Increasing Classroom Engagements: A Few Tips
- Jul 30, 2017
All teachers are aware of images like a bored, tired, half-asleep teen daydreaming at the corner of the classroom. Such a problem has plagued almost every classroom since ages.
In fact, technology, gadgets, and social media have worsened it in modern times. Most teens nowadays consider school sessions as some form of a prison sentence.
Now, this is a problem in need of a solution, and that solution can come ONLY if you, as a teacher can increase the rate of student engagements in your classrooms. In this article, we are going to discuss this in greater detail. So let’s begin without further ado.
Different levels of student engagement
Five levels of student engagements have been identified so far, and some of these are:
Authentic engagements: In this case, students are immersed in some form of work that has a clear meaning to them (for example, reading something from a book).
Ritualistic engagements: This includes the use of marks and grades for improving rate of engagements in classes. [Marks and grades are something that doesn’t exactly have a direct hand in student engagements; yet, they are more than capable of doing the job for you from an indirect sense of view.]
Negative compliance: Students don’t exactly have their heart in the job. They grudgingly engage with the same to avoid negative consequences like a punishment.
Retreat: Students make no attempt to comply to the task but they don’t exactly create any disruptions in the class that can prevent the learning of others.
Rebel: Students act disruptive to the learning interest of others and refuse outright to do their assigned tasks.
Tips to increase classroom engagements
10 minutes of lessons, 2 minutes of engagements
You need to adopt this policy in class to increase the rate of engagements in the best possible manner. You can refer to it as the 10: 2 method.
Here’s how it works:
Start on your lessons and continue for 10 minutes at a stretch. After the 10-minute session, take a brief 2-minute break and ask your students to process the data that you have provided them within this brief time frame. Invite questions from them to encourage engagements. It works you know.
Use classroom games to your benefits
Classroom games might look a bit too clichéd to you, but this tactic STILL works.
Here’s a simple example:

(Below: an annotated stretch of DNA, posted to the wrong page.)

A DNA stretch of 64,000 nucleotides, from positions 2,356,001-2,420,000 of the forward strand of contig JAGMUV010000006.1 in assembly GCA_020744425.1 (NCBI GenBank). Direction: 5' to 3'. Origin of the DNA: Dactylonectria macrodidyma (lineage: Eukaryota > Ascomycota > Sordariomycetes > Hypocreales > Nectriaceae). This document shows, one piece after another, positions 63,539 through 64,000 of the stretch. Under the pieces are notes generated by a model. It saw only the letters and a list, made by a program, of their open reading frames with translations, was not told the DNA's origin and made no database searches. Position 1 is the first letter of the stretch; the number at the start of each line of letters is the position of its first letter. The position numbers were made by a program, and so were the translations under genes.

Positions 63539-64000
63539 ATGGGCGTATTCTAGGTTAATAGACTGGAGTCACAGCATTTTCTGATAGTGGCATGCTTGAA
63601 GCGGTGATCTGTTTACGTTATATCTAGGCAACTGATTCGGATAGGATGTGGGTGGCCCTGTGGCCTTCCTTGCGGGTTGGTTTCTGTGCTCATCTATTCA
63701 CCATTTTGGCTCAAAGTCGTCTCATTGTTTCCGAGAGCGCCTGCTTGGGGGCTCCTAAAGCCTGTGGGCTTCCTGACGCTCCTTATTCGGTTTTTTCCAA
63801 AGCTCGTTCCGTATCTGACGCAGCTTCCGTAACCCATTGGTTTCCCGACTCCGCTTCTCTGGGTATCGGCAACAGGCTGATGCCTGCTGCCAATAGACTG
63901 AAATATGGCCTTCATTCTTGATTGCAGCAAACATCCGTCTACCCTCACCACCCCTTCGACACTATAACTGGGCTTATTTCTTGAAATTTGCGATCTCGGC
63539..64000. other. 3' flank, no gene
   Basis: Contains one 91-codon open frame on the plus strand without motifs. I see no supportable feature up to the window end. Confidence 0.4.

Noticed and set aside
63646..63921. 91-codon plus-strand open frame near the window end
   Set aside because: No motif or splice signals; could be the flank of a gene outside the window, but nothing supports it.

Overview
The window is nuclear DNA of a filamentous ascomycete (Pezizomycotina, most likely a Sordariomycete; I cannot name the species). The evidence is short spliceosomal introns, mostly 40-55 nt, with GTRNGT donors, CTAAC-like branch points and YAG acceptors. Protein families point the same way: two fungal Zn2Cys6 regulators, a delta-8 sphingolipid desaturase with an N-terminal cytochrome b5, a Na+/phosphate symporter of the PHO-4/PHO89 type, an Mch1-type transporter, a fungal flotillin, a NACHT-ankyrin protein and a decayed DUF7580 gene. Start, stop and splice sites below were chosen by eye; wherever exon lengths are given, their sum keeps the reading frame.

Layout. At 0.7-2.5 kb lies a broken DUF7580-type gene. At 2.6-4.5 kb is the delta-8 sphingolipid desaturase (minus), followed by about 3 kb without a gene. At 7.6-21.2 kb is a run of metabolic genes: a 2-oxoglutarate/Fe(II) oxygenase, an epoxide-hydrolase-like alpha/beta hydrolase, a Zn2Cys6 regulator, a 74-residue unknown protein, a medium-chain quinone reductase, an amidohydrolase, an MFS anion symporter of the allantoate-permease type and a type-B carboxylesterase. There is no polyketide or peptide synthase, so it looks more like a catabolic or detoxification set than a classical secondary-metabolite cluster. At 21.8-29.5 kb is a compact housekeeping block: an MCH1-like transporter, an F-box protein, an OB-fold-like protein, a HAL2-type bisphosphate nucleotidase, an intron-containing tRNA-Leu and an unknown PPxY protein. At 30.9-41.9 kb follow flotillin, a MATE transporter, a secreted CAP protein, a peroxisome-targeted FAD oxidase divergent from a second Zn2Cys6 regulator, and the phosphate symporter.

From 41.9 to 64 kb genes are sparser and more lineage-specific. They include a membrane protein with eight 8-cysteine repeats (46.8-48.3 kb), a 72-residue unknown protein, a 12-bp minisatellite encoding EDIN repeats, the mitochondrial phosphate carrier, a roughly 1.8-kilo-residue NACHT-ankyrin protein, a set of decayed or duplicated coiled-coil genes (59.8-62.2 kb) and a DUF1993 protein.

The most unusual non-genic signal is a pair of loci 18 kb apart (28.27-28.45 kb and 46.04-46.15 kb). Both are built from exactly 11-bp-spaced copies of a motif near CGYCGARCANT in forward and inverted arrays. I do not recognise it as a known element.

Bring a beach ball to class. Ask your students to pass it around. Meanwhile, you will start on a count from 1 to 50. You can stop anywhere in between without prior notice.
As soon as you stop, the ball-pass needs to be stopped in sync with your halt. The student in possession of the ball at that point of time will be asked a question (which should be related to the curriculum). If s/he passes, s/he stays in the game but if s/he fails, s/he goes out. Last one who survives wins.
It’s a simple game, but it’s effective nonetheless.
Encourage group work
Working in groups is fun and engaging. It also helps to incorporate teamwork in kids which can be something positive indeed.
So why don’t you try to take this approach to increase your classroom engagements? Divide your class into groups and give each group a task to complete. It can be a project or an assignment (anything constructive that’s related to the curriculum should do the trick). You’ll see the results in no time.
Implement technology in classes
If you have the proper resources to implement educational technology in classrooms, do so without further ado. It is perhaps the most avant-garde form of teaching capable of having the maximum impression on your kids as a whole.
Educational technology like augmented and virtual reality, mobile apps, videos, bots, etc. can really up the level of engagements in your classrooms if you can use them the right way. So what are you still waiting for?
A classroom that encourages engagements in students is an effective classroom indeed. If you want your classroom to exhibit the perfect learning environment for your students, you have to follow the same footsteps.
Always remember than an effective communication is one that comes successfully from both ends. As a result, BOTH the teachers and the students need to interact with one another to get the best results in the long run. Are you up for it?
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